For more than two decades Kahu Kaleo Patterson has been actively involved in bringing traditional Makahiki practices and ceremonies to Native Hawaiian paʻahao (incarcerated persons).
Initially, his work was focused on Hawaiian paʻahao separated from their ʻohana and ʻāina in prisons on the continent. At the time, the Native American Church (a faith tradition that combines Indigenous thought and rituals with Christianity) was establishing programs in the prisons for Native American paʻahao – including providing support to Native Hawaiian paʻahao wishing to observe Makahiki.
When some of these paʻahao were transferred in 2004 from an Oklahoma prison back to Hawaiʻi to the Oʻahu Community Correctional Center (OCCC), they wanted to continue to observe Makahiki and submitted a formal request to do so. Their request was approved and Patterson was contacted to help with the first approved Makahiki visit and ceremony at a Hawaiʻi prison.
The Makahiki program was well received and soon expanded to the Hālawa and Waiawa Correctional Facilities. For years, Patterson has quietly continued this work.
“At Waiawa and Hālawa we regularly had 40-50 paʻahao attend open and closing ceremonies,” said Patterson. Classes were smaller due to the capacity of the prisons to accommodate large groups, and the capacity of Patterson and his team to offer multiple large group sessions.
Patterson is an ordained minister, the vicar at St. Stephen’s Episcopal Church in Wahiawā, and the prison chaplain for the Episcopal Diocese of Hawaiʻi. He is also president of the Pacific Justice and Reconciliation Center, an affiliate organization of the Association of Hawaiian Evangelical Churches of the UCC. In this capacity, Patterson leads the Native Hawaiian Religion Initiative – a program that has become very important to the rehabilitation and spiritual wellbeing of paʻahao here in Hawaiʻi and on the continent.
The Makahiki program that Patterson has developed includes weekly classes that utilize culture-based restorative and activity-driven therapeutic programs, Makahiki season opening and closing ceremonies, and observation of the summer solstice. It combines Hawaiian spiritual traditions with education and training in the history, practices and traditions of Makahiki, along with related pule, oli and hula.
Similar to the Native American Church, Patterson has helped to establish a Native Hawaiian Church in Hawaiʻi’s prison system which incorporates ʻike from both the Bible and the Kumulipo. The Kumulipo is the renowned Hawaiian creation chant that was translated into English by Queen Liliʻuokalani while under house arrest in ʻIolani Palace following the overthrow of the Hawaiian Kingdom. Indeed, the example of Liliʻuokalani is highlighted in the program, because of her ability to forgive the men who unjustly imprisoned her.
Patterson said that while the prison Makahiki program is a partnership with Ke Ola Mamo Native Hawaiian Health Care System and the Episcopal Diocese of Hawaiʻi, “our recognition is with the Native Hawaiian Church which was created to accommodate the need to have a religious organization recognized by the community and prisons whose mission it is to promote and preserve the history, culture, and the spiritual beliefs and traditions of Native Hawaiians and Makahiki.”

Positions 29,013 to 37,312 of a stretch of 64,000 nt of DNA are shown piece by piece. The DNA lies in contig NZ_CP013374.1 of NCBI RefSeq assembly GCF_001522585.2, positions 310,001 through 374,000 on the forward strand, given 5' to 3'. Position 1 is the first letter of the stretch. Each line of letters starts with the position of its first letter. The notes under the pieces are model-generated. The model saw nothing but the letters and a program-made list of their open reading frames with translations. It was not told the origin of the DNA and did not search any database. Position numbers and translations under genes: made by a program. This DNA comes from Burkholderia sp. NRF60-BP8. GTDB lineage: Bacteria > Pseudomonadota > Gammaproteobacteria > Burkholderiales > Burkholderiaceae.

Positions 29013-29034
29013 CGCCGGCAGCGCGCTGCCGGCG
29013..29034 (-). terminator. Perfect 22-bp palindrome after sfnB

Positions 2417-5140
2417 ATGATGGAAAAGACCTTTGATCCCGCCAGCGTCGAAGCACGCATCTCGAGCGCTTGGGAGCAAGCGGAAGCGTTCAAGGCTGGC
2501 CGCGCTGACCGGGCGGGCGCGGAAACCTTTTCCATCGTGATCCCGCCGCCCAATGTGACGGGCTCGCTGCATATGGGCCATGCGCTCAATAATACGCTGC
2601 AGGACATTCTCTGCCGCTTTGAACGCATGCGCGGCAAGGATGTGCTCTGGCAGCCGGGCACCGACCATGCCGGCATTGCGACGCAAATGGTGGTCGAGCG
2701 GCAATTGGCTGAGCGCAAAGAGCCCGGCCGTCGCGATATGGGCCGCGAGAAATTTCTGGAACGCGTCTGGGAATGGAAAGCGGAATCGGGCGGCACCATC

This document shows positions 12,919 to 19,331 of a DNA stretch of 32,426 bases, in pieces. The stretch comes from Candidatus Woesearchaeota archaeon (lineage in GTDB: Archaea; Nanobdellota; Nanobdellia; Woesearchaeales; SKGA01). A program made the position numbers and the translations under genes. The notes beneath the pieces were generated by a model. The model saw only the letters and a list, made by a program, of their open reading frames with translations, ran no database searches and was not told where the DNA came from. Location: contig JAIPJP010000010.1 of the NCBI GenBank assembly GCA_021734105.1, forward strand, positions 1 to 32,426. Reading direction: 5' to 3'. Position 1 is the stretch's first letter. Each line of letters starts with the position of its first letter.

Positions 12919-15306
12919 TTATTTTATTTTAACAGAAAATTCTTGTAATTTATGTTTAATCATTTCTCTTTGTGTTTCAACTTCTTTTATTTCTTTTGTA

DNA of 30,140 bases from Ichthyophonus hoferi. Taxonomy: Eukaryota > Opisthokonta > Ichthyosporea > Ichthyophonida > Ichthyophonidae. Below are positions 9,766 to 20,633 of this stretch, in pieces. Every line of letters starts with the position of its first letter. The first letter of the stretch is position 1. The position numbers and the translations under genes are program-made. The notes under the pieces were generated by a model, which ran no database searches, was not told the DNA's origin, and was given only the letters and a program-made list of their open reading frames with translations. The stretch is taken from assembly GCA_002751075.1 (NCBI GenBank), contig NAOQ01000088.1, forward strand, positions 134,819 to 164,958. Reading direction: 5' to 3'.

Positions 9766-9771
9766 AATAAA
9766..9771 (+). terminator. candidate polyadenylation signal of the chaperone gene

Patterson’s heart to meet the needs of paʻahao has been a lifelong mission. “I grew up in Mākaha and had friends who became incarcerated,” he said. “As a youth leader at Kaumakapili Church, I ran a youth prison project that involved programs at the Hawaiʻi Youth Facility. I was also a very active volunteer with Teen Challenge. Later when I went to seminary in Maine, I did a chaplaincy in the Penobscot County Jail and Thomason Prison.”
The prison Makahiki program in Hawaiʻi was shut down in 2020 due to the COVID-19 pandemic, and Patterson is now in the process of re-establishing the program. In November, he and his team conducted Makahiki introductory classes and opening ceremony protocols at Waiawa and at the Women’s Community Correctional Center (WCCC) in Kailua, and will offer the same at Hālawa in mid-December.
Patterson has also been busy training new volunteers on Makahiki protocols and he and his team are attending safety and security and COVID-19 training with the Department of Public Safety.
“Now is the time to rebuild, look at better practices, look at the new world, and get more involved – not just in reforming the prison and criminal justice systems, but creating and building something new, something more committed to rehabilitation and restorative justice,” said Patterson.
“The time is also here for many of us kūpuna to begin recruiting and training the next generation of cultural practitioners and spiritual leaders to engage in prison ministry and the tremendous benefit and transformative elements of the Makahiki season of peace.”
Kahu Kaleo Patterson is sending a kāhea to cultural practitioners with a heart for our Native Hawaiian paʻahao to join him and others in bringing Makahiki to the prison system. If you are interested please contact Kahu Patterson at firstname.lastname@example.org.